Bar bans may be brewing for April

The Restaurant Association of Nova Scotia and its partners have "agreed in principle" to a program enforcing citywide bans for troublemakers at Halifax's drinking holes. If approved, the pilot project could be up and running by April.

Troublemakers at bars could face citywide bans as early as April. Photo: Adam Miller

A plan to enforce citywide bar-bans in Halifax is chugging right along, and last call may come as early as April for problematic patrons.

On Thursday, the Restaurant Association of Nova Scotia, which is spearheading the move, met with Halifax Regional Municipality, Halifax Regional Police and liquor enforcement authorities to discuss their plans.

The partners left the table with an "agreement in principle" to go ahead with the plan, said Gordon Stewart, executive director of the association.

He said the groups are set to reconvene in early March, after having "done their due diligence" investigating areas of concern.

Stewart said he expects the proposal to get the green light at that meeting, potentially starting the following month.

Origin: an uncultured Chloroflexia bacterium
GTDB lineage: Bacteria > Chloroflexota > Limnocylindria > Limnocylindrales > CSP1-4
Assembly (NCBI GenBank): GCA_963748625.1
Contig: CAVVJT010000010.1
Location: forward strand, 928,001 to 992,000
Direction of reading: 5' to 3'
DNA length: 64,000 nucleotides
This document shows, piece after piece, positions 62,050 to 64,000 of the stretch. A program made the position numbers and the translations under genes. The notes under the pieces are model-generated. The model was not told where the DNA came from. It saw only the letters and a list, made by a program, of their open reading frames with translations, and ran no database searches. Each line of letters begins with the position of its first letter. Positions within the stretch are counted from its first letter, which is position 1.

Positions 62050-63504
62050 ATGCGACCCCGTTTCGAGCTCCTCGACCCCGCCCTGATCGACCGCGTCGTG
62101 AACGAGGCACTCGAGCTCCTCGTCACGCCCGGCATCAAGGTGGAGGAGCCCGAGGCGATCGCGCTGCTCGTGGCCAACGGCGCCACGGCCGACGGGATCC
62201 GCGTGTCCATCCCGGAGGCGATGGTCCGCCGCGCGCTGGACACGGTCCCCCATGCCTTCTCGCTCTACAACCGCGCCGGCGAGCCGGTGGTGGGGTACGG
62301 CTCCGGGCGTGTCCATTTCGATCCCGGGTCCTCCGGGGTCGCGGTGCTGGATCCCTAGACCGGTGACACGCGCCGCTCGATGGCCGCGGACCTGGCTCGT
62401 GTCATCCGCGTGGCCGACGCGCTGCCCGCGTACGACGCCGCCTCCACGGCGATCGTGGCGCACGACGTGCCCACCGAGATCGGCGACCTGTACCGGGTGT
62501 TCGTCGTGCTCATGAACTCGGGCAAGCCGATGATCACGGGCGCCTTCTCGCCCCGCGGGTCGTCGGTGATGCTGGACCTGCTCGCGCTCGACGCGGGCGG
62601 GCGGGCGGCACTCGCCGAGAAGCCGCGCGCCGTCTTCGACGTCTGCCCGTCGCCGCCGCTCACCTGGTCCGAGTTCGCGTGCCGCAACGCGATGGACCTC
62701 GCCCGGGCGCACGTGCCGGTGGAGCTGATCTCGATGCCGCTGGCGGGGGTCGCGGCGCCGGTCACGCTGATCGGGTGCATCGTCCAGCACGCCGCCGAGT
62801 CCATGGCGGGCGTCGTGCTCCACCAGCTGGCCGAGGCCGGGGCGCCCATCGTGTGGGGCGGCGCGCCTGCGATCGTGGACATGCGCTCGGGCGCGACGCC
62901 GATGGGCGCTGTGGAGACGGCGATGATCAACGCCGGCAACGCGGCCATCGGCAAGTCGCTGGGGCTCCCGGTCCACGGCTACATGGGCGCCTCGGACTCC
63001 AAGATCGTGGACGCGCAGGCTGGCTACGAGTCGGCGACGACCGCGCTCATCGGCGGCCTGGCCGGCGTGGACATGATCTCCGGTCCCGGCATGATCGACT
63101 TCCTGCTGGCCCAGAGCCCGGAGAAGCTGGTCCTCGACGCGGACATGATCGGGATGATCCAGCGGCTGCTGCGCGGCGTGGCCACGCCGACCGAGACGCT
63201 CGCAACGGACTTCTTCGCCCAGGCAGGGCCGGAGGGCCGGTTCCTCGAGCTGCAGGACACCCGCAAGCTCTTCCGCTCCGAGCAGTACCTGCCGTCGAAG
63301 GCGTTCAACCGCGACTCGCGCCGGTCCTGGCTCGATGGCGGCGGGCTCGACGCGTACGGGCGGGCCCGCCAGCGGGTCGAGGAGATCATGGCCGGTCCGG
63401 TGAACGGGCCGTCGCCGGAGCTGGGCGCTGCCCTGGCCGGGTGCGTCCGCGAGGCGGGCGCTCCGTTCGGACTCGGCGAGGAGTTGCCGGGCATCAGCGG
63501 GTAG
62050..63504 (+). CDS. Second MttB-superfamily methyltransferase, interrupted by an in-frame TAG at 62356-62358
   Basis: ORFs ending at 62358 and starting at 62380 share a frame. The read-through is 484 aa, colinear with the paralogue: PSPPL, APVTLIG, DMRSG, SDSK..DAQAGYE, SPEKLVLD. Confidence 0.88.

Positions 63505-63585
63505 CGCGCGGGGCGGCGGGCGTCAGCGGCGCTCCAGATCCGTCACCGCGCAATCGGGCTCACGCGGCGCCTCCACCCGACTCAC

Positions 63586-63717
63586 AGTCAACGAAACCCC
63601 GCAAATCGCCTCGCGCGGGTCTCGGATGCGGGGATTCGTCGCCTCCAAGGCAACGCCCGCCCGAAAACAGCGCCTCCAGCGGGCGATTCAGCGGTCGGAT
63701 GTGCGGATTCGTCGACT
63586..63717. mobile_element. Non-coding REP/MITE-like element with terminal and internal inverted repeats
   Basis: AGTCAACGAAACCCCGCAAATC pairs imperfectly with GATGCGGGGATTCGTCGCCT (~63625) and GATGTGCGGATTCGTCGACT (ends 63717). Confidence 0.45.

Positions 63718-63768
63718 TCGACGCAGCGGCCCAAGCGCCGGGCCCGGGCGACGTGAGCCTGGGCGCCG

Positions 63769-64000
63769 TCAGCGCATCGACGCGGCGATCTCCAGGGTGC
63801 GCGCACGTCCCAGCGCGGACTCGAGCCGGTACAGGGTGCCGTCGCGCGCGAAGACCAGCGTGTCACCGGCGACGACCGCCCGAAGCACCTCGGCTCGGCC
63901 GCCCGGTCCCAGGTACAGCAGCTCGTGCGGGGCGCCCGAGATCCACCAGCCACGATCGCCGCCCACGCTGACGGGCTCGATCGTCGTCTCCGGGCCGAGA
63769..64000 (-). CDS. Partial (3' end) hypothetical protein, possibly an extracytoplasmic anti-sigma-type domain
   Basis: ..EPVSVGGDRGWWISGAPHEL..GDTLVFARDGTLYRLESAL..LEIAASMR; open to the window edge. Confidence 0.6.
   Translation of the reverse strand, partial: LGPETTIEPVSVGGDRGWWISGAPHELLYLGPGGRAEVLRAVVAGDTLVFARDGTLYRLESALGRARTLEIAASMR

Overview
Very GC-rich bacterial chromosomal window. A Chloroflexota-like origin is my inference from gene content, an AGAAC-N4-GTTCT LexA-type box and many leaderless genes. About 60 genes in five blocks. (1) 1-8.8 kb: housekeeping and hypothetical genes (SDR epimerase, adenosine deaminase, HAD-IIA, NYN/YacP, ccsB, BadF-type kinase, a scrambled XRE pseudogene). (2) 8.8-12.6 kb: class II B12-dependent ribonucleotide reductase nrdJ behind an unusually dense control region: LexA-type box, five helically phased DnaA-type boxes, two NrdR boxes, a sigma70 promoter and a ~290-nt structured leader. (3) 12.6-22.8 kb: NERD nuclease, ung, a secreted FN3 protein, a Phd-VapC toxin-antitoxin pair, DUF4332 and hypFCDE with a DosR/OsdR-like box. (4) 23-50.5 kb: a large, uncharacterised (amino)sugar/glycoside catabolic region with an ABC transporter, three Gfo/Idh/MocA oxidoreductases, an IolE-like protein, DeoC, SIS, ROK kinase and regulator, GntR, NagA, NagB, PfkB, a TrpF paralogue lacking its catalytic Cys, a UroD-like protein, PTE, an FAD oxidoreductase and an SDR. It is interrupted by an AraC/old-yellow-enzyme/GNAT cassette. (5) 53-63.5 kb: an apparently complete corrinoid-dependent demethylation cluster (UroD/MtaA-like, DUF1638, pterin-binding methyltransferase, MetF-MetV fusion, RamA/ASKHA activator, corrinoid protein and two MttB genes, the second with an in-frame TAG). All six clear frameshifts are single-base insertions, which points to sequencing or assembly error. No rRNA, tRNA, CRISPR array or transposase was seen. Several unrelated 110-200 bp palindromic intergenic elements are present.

If approved, this program would see patrons booted from one establishment barred from all participating operations for a set period of time.

Maintaining a patron blacklist would be key in enforcing bans. Stewart wouldn't yet speculate on what information would be included or how it would be collected, citing legal privacy concerns.

Given it's a pilot project, Stewart said the program would be reviewed every two months during its early phases. If it proves successful, it could begin running across Nova Scotia by January 2011, he said.

"We're trying to get the bad elements out of bars and restaurants, and keep them out permanently," Stewart told earlier this week.

The program, dubbed "Bar Watch," would aim to reduce incidences of violence, criminal activity and underage drinking.

The program would be open to establishments with bar, lounge, dining or cabaret licences. Though participation is voluntary, Stewart said he hopes at least 15 establishments will sign on.

Similar Bar Watch programs are already running in Amherst, N.S., and Vancouver.


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